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These caterpillars march. They fluff. They scare London.

Threats to trees and health aside, oak processionary moth larvae have socially redeeming qualities

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8:00am, May 11, 2018
Oak processionary caterpillar

BAD HAIR SEASON Oak processionary caterpillars (one shown) show great style in marching formation but then there’s the noxious hair problem. (It’s not the long hairs you need to worry about, but near-invisible short ones.)

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Of course the guy’s wearing a full-body protective suit with face mask and goggles good and snug. He’s about to confront a nest of little fluffy caterpillars.

Insect control can get surreal in the London area’s springtime battle against the young of oak processionary moths (Thaumetopoea processionea).  The species, native to southern Europe, probably hitchhiked into England as eggs on live oak trees in 2005, the U.K. forestry commission says.

Adults are just harmless mate-seeking machines in city-soot tones. But when a new generation’s caterpillars finish their second molt into a sort of preteen stage, their short barbed hairs (called setae) can prick an irritating, rash-causing protein into any overconfident fool who pokes them. Even people who’d never torment, or even touch, a caterpillar can suffer as stray hairs waft on spring breezes. (More on that below.)

The caterpillars aren’t much for house cleaning. The baggy silk nest a group spins itself high in several kinds of oak trees accumulates cast-off skins still hairy with the toxic protein.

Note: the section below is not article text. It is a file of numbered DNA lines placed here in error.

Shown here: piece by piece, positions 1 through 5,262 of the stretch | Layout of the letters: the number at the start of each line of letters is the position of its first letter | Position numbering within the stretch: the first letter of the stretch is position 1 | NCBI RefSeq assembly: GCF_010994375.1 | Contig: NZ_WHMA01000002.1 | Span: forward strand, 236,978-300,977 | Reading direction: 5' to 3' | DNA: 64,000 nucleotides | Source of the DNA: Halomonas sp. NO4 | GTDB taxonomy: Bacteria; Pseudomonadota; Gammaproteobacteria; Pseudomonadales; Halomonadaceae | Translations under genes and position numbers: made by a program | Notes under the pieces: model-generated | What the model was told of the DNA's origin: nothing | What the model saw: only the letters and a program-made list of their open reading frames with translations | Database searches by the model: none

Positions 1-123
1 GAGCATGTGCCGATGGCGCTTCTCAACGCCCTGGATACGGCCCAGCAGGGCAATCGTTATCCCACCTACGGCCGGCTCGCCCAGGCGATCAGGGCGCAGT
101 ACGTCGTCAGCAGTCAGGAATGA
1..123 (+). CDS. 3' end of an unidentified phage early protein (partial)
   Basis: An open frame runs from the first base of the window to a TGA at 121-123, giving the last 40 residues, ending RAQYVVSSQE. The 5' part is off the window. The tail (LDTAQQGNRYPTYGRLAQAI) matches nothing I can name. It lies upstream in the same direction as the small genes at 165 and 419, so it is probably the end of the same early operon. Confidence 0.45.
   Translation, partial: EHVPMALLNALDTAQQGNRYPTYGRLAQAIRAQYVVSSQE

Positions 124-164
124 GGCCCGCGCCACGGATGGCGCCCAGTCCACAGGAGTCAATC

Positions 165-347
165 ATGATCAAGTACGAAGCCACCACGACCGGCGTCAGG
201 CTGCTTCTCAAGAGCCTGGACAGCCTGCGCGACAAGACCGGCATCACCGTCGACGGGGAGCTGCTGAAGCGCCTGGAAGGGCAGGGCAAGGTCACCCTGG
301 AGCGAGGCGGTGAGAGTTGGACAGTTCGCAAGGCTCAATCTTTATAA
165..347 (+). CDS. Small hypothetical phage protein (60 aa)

The name processionary comes from the caterpillars lining up head-to-rump. “A column of caterpillars moving together like a train,” is how evolutionary biologist Jim Costa of Western Carolina University in Cullowhee, N.C., describes it. A little rearrangement can get processions trudging round and round in a circle.

pine processionary moths

England’s ongoing battle against these oak leaf–stripping caterpillars has gripped the news, but other nations have irritating processions of their own, says entomologist Terrence Fitzgerald of State University of New York at Cortland. One of the London invader’s cousin, called a pine processionary moth (T. pityocampa), may be edging northward in Europe as the climate warms. In the United States, dark and spiky caterpillars of the buck moth Hemileuca maia show up largely unremarked in pockets in the East but are a traditional vexation of spring in New Orleans.

Annoyances aside, these creatures represent part of the glorious but underappreciated social side of insects, Fitzgerald says. Ants, bees, wasps and termites have long been the social insects, but building joint nests and traveling in caravans are just some of caterpillars’ coordinated projects. If fish or birds did that, he grumbles, they’d be acclaimed as “fabulous animals.” 

Inspired by this rethink, Costa published The Other Insect Societies. Admittedly caterpillars, too young for sex anyway, don’t have the extreme reproductive specialty of a honeybee queen with a whole caste of sterile workers. But then people don’t either, and we certainly think we’re pretty social. — Susan Milius

Why touching these caterpillars is a bad idea